Spacecraft's Tumbling Landing Reveals Some of Comet's Surface is Like Cappuccino Foam

To researchers' surprise, Comet 67P/Churyumov–Gerasimenko has ice that's fluffier than freshly fallen snow.
Image
Philae's bouncing path

The Philae lander touched down on Comet 67P/Churyumov–Gerasimenko on November 12, 2014, moving across the surface in a series of bounces. New research showed that parts of the comet's surface had the texture of a capuccino's froth.

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ESA/Rosetta/MPS for OSIRIS Team via Flickr

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CC BY-SA 2.0

Rebecca Boyle, Contributor

(Inside Science) -- Laurence O’Rourke can close his eyes and picture himself on the vertiginous, black-and-white landscape of a comet. He has studied so many thousands of photos from Comet 67P/Churyumov–Gerasimenko that he can easily place himself between its boulders, on its cliffs and along its plains. Now he can also imagine what it would feel like to walk there: like stepping onto fresh snow powder, or standing on the surface of a cappuccino.

The Philae lander’s awkward landing six years ago exposed some of the oldest, most pristine ice in the solar system, and showed that in some areas, the comet’s snow is packed so loosely it is mostly empty space -- more like cotton candy than the rocks it resembles, according to O’Rourke’s new research. 

"Every time we go look at a comet nucleus in person, in situ, we find something we haven’t thought of, something we didn’t expect. So that’s the preface of everything: comets are weird," said Gal Sarid, a planetary scientist at Science Systems and Applications in Lanham, Maryland, who was not involved in the research.

The Philae lander arrived on the surface of Comet 67P nearly six years ago, but it didn’t land quite right. Its harpoon failed to attach it to the comet’s surface as planned, so Philae bounced twice and flipped on its side, only to lose power in the dim light. It also had difficulty drilling into the comet surface. Philae transmitted data to the Rosetta orbiter for three days before going dark. 

Scientists led by O’Rourke pored over thousands of pictures during the next year and a half before they finally found Philae’s resting place. But no one knew exactly how it came to rest where it did, because scientists couldn’t see all the impact points. When he scrutinized the images, O’Rourke saw something unusual.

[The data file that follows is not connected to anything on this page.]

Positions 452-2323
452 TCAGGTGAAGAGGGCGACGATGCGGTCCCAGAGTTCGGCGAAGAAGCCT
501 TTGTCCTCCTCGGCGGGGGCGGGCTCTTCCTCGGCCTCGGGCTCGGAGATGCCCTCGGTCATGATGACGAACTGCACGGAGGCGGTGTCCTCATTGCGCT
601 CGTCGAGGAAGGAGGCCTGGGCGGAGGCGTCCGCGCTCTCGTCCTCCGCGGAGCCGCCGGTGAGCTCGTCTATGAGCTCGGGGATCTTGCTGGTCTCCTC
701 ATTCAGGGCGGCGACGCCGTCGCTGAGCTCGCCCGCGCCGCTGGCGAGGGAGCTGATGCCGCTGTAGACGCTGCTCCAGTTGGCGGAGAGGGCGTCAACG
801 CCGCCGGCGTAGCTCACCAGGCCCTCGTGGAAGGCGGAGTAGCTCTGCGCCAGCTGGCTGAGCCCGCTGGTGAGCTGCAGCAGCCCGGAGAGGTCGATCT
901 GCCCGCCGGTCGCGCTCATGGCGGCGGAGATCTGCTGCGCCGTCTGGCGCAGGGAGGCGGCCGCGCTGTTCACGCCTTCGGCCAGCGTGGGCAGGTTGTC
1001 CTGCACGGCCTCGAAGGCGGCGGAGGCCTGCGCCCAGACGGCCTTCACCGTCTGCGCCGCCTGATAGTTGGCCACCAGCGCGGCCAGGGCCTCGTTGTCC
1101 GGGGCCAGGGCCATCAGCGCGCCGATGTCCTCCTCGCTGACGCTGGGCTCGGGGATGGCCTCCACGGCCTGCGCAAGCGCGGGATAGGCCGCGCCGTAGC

"In all the images I’ve seen, everything looks bright. But this one just looked a bit more artificial or 'manmade,'" he said. 

Today, in the journal Nature, O’Rourke and colleagues describe the two locations where Philae tumbled like a cartwheeling gymnast, carving out comet chunks in the process. Its windmill motions scraped off the fluffy surface and boulders of 67P and exposed fresh, bright reflective ice. One of the bounce locations carved out features that resemble a skull, which is one reason O’Rourke was pleased that his new paper was published the week of Halloween. 

The marks of Philae's passage revealed that the ice was not firm at all, but rather more like cotton candy or fresh alpine powder. If you pressed down on it, it would compress easily, which is what happened when Philae bumped it, O’Rourke said. "When you go outside and you put your foot into the snow, it is very soft at first, and then it gets harder as you compress it more," he said.

The material is cohesive, but it’s nearly 80% empty. If Earth snow is like a regular block of cheese, the comet snow where Philae landed is more like a block of Swiss cheese, "or cheese that has been eaten inside by a mouse," Sarid said. "The cheese is the same, but the compressive strength is different."

O’Rourke and the Philae team say the results could have implications for future comet missions, or even missions to harvest material from the dirty snowballs left over from the birth of the Sun and planets.

"Rosetta changed our understanding of comets, and how they work and how they wake up and go back to sleep," O’Rourke said. "But for Philae, even years later, to give us this insight into the inside of a comet, that’s really quite special."

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Rebecca Boyle is an award-winning freelance journalist covering astronomy, zoonoses and everything in between. She is a contributing writer for The Atlantic and her work regularly appears in Popular Science, New Scientist, Aeon, Wired, and other publications for adults and kids. Follow her on twitter: @rboyle31.